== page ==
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Topics - tobik

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I am delighted to announce the forthcoming publication of my new book on revolutionary postcards in Imperial Russia, which is out on the 7 November.

Although now little known, picture postcards were the most widespread form of visual propaganda produced during the reign of the last Tsar, and a powerful weapon in the struggle against autocracy.

“Greetings from the Barricades” is the product of extensive archival research in Russia, Europe, and America. Alongside an in-depth text, it contains over 200 colour illustrations – the vast majority previously unpublished.

More details can be found here:

Copies can be ordered now from the publisher’s website above (click on 'add to bag' in top right), or through Amazon’s UK site:

Servants, Friends and Retainers / Mrs Aubin - Olga Nikolaevna
« on: August 31, 2017, 08:32:46 AM »
I don't suppose anyone knows who 'Mrs Aubin' is. I have recently come across a postcard written by Olga Nikolaevna in April 1903, wishing her a happy Easter.

In the course of my research for a book on anti-government postcards, I have recently come across a card sent by a certain И.И.Бородин, who describes himself as Штабс-капитан минной роты. He tells his correspondent to write to him on the Больдераа-Риго-Орловский Ж-Д.

Can anyone help with how his regiment should be rendered into English (Mining Regiment doesn't sound quite right), and why he might have been based on the railway?

Many thanks, Tobie

Palaces in St. Petersburg / Identification of Palace
« on: April 12, 2014, 03:15:46 PM »
The following photographs come from one of Grand Duchess Olga's Ladies in Waiting. Can anyone help identify the location or palace in the background. Amongst the people identifiable are Felix Yusupov (not visible in the posted photos) and Anna Vyrubova - if anyone knows any of the other figures that would also be very helpful.
With thanks.


I am currently writing a book on the revolutionary postcards produced during the 1905 Uprising.  The attached image dates from around 1905, and almost certainly depicts three revolutionaries, possibly SRs.  Can anyone help with identification of their uniforms?  Also, if anyone has any clue as to their identities, please do let me know.
Thank you,

News Links / Rehabilitate the former Russian Imperial Family?
« on: December 07, 2005, 09:45:51 AM »
Moscow Times, Tuesday, December 6, 2005. Issue 3310. Page 2.

Descendants Call for Tsar's Rehabilitation
By Anatoly Medetsky
Staff Writer

Descendants of the last tsar are urging the Prosecutor General's Office to exonerate Tsar Nicholas II, his wife and five children as victims of political repressions.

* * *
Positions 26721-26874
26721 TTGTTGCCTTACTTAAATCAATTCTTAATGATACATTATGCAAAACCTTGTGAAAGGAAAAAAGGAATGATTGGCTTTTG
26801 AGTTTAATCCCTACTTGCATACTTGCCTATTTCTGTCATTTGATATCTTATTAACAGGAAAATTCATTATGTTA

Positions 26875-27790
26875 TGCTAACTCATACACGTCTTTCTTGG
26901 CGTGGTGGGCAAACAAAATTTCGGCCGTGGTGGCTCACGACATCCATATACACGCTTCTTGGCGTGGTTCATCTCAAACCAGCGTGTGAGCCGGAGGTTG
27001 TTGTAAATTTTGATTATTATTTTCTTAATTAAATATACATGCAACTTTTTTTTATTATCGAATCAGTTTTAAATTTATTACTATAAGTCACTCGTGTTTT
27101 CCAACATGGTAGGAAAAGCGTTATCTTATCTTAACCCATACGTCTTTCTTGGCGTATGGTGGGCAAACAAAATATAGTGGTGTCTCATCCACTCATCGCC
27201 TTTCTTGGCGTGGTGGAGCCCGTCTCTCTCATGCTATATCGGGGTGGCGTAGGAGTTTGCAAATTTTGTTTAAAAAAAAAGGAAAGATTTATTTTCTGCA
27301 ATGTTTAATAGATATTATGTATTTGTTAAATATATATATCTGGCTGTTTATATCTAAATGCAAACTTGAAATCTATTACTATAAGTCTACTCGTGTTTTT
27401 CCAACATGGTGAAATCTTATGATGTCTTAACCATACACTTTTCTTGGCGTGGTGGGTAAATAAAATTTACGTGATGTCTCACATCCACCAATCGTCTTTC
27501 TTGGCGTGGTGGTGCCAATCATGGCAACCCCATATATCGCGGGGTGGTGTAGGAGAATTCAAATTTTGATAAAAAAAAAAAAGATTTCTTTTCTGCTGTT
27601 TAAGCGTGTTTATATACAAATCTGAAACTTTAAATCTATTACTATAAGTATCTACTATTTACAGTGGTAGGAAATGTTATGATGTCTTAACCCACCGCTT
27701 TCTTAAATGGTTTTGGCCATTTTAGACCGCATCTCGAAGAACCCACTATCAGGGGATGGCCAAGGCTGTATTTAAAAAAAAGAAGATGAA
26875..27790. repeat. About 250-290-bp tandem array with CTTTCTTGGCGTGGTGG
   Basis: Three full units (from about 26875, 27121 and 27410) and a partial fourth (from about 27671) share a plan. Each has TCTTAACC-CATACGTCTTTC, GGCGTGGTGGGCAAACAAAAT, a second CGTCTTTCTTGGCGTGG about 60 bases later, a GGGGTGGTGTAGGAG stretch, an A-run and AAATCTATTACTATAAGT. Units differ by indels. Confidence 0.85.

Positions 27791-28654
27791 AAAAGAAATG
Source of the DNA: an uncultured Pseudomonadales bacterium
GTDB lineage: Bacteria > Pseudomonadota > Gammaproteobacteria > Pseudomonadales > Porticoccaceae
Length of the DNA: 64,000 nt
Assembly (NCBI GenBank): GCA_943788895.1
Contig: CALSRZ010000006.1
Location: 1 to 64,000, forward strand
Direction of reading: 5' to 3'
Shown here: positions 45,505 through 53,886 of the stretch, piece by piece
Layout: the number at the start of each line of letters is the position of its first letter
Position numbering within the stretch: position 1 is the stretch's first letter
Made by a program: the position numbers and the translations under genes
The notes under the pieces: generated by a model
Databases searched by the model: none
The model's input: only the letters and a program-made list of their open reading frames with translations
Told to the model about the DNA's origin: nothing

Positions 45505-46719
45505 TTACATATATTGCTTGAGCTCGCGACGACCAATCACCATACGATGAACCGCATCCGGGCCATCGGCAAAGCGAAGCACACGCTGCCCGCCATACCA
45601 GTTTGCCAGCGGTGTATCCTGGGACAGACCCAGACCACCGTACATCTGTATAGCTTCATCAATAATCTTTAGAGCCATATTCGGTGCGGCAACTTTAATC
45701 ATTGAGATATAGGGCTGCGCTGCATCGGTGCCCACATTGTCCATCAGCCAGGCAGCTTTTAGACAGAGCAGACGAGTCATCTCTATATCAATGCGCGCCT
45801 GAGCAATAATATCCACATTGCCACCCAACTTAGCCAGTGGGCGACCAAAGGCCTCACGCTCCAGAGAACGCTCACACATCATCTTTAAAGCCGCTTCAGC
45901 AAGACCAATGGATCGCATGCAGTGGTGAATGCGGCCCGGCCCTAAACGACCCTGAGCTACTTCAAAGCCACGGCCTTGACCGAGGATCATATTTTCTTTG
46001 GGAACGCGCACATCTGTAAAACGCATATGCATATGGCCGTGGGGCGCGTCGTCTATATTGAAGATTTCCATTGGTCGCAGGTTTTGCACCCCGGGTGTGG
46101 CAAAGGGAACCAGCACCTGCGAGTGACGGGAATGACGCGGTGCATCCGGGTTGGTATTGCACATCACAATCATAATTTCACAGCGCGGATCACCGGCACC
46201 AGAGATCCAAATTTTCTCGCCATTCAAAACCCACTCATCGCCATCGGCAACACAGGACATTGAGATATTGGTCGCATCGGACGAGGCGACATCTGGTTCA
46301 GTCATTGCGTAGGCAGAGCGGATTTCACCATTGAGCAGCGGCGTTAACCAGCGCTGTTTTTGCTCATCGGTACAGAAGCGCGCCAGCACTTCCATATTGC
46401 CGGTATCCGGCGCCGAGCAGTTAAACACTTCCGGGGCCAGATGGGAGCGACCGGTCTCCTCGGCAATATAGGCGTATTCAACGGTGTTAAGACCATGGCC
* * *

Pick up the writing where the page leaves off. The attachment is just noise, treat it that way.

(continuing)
"There still are people who say it was right to shoot them dead. We believe it is our duty to restore their good name," said Alexander Zakatov, a representative of Maria Romanova, the heiress to the Romanov dynasty and a granddaughter of a cousin of Nicholas II.

The tsar and his family were executed by a Bolshevik firing squad in Yekaterinburg on the night of July 17, 1918. Soviet Russia's highest authority at the time, the Central Executive Committee, approved the execution.

German Lukyanov, a lawyer for the descendants, said at the same news conference Monday that the tsar and his family were eligible for exoneration under Russian law because they were victims of political repression and did not get a fair trial. Exoneration would not allow descendants to claim any property in Russia, Lukyanov said

He said he had filed an appeal with prosecutors last Thursday and that they had three months to make a decision. He said that if prosecutors rejected the appeal, they would have to send it to court for a final decision.

The exoneration request comes at a time when Russia is trying to come to terms with its imperial past.

The Final Chapter / Authentic murder weapons?/Gun that shot the last Tsar
« on: November 11, 2005, 07:30:02 AM »
I'm not sure how many people know that one of the pistols which was used to kill the Romanov family (indeed it may even be Yurovsky's own) is on display in the Museum of Contamporary History in Moscow.

I have long been in two minds whether it is correct to display the weapon or not and have eventually come to the conclusion that it probably is.  After all if the dagger that Brutus used to kill Caesar still survived, it would surely also be on display.

I'd be interested to know your (unsentimental) views.

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